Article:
There are some quite sharp criticisms, but the overall take is fairly positive. I resisted attempts to tie periods where the historical record is patchy into too much of a “coherent narrative”, which risked, I felt, the over-interpretation which is quite common. That decision is criticised here, and there are some more general comments about the way the argument fits together. I’m puzzled that the reason for the space devoted to Augustine is unclear, since he’s so often looked at as the key political thinker of the Middle Ages, is a key bridge between antiquity and the medieval (as problematic as those labels are), and as I tried to show, provides a basis for later ways in which politics is thought – the theological and secular sources of power, and their relation to space, for example. But I appreciate the engagement and it’s certainly good to be reviewed in a History journal.
Here’s the first and last paragraph. Happy to share the whole review if you email me.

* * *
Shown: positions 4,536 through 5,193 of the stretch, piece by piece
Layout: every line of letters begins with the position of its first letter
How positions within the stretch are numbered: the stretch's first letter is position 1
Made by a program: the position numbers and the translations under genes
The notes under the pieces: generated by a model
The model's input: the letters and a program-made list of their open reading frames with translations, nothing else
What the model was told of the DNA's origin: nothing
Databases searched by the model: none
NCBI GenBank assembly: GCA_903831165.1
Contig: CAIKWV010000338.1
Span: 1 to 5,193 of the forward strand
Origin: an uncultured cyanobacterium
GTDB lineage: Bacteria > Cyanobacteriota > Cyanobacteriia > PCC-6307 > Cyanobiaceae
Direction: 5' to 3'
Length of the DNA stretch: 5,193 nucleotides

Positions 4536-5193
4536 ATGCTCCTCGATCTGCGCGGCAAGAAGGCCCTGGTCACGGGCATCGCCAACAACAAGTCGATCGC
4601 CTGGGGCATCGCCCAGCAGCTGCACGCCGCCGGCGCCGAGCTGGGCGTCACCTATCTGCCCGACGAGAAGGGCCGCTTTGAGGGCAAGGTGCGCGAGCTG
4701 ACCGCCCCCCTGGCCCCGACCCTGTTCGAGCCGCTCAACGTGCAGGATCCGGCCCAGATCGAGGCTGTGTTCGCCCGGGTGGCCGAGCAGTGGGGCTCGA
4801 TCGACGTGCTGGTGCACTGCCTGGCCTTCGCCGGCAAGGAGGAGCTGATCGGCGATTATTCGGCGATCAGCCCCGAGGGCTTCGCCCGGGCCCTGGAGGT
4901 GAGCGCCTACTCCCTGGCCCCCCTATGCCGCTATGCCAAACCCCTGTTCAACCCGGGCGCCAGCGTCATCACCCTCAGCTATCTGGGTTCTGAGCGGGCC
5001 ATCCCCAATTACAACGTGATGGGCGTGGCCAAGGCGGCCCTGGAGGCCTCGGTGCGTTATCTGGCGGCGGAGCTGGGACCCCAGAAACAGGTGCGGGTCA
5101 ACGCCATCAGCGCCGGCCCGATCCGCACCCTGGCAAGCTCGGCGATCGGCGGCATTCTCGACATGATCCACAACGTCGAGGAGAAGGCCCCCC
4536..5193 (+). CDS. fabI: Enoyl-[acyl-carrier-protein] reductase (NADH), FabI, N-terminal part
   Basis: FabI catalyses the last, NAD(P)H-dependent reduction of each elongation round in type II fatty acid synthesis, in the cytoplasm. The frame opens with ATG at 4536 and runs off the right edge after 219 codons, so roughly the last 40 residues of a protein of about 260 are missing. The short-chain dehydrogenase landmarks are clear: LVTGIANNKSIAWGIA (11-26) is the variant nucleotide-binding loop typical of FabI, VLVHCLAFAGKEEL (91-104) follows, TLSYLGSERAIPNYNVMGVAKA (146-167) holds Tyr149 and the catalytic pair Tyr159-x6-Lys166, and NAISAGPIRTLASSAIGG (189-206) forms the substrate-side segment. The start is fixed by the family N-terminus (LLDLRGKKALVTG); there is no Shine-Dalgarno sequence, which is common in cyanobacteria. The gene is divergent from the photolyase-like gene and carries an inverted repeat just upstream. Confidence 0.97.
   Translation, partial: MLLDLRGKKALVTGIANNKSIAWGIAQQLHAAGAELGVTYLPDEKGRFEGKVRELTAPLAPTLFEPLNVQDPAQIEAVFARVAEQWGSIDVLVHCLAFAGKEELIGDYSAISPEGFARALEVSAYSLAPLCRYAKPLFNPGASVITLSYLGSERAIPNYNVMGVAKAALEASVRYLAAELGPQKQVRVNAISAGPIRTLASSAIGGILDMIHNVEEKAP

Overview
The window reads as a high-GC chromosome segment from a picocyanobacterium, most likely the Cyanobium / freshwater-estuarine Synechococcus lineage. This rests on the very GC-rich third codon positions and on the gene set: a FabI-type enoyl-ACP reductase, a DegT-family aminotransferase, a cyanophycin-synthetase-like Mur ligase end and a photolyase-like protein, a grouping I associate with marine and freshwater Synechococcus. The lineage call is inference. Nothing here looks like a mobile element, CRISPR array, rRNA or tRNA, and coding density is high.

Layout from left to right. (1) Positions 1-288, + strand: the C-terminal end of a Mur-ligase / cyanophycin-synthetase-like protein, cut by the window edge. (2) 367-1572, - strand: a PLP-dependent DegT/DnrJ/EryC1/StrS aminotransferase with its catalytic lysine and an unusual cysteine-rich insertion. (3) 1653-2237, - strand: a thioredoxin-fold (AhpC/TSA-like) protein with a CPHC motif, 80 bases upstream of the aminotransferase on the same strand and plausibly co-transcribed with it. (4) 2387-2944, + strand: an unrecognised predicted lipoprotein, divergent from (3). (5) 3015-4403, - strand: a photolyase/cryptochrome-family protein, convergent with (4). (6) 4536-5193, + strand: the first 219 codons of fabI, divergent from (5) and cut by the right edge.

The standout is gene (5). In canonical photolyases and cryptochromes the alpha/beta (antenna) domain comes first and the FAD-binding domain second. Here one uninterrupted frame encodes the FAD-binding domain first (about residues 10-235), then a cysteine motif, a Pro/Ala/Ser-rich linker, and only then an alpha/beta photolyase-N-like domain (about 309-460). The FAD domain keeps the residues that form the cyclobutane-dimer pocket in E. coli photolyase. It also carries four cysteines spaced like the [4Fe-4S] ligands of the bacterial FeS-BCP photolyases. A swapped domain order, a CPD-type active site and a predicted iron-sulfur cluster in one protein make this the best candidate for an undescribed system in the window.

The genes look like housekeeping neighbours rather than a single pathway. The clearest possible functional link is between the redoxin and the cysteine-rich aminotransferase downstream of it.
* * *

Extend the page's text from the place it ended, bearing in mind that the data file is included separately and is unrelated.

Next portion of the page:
Stuart Elden’s The Birth of Territory, like his other works, is an impressive feat of erudition. The narrative takes us from Ancient Greece through the Middle Ages and up to the time of Gottfried Wilhelm Leibniz, trawling through a wide range of famous and lesser-known writings to reconstruct the prehistory and fitful emergence of something like the modern notion of political “territory.” The different conceptual elements of “territory,” a term we mostly take for granted now as designating the object and geographical setting of secular “sovereignty,” have circulated for millennia in various combinations and approximations. One of Elden’s main goals is to show just how nonlinear and context-specific were the various intellectual, political, economic, and social processes that converged in the seventeenth and eighteenth centuries upon the rough outlines of the concept as we use it today…
What Elden has not done with this book is to engage current debates on territory from the range of theoretical perspectives available to him. In addition to his historical erudition, Elden is also very widely read in current critical theories of power. To a significant extent, the explicit engagement takes place in his Terror and Territory: The Spatial Extent of Sovereignty (2009), which should be seen as a kind of companion volume. Between the two works, the interested reader receives a one-stop overview of the concept of territory unlikely to be matched anytime soon.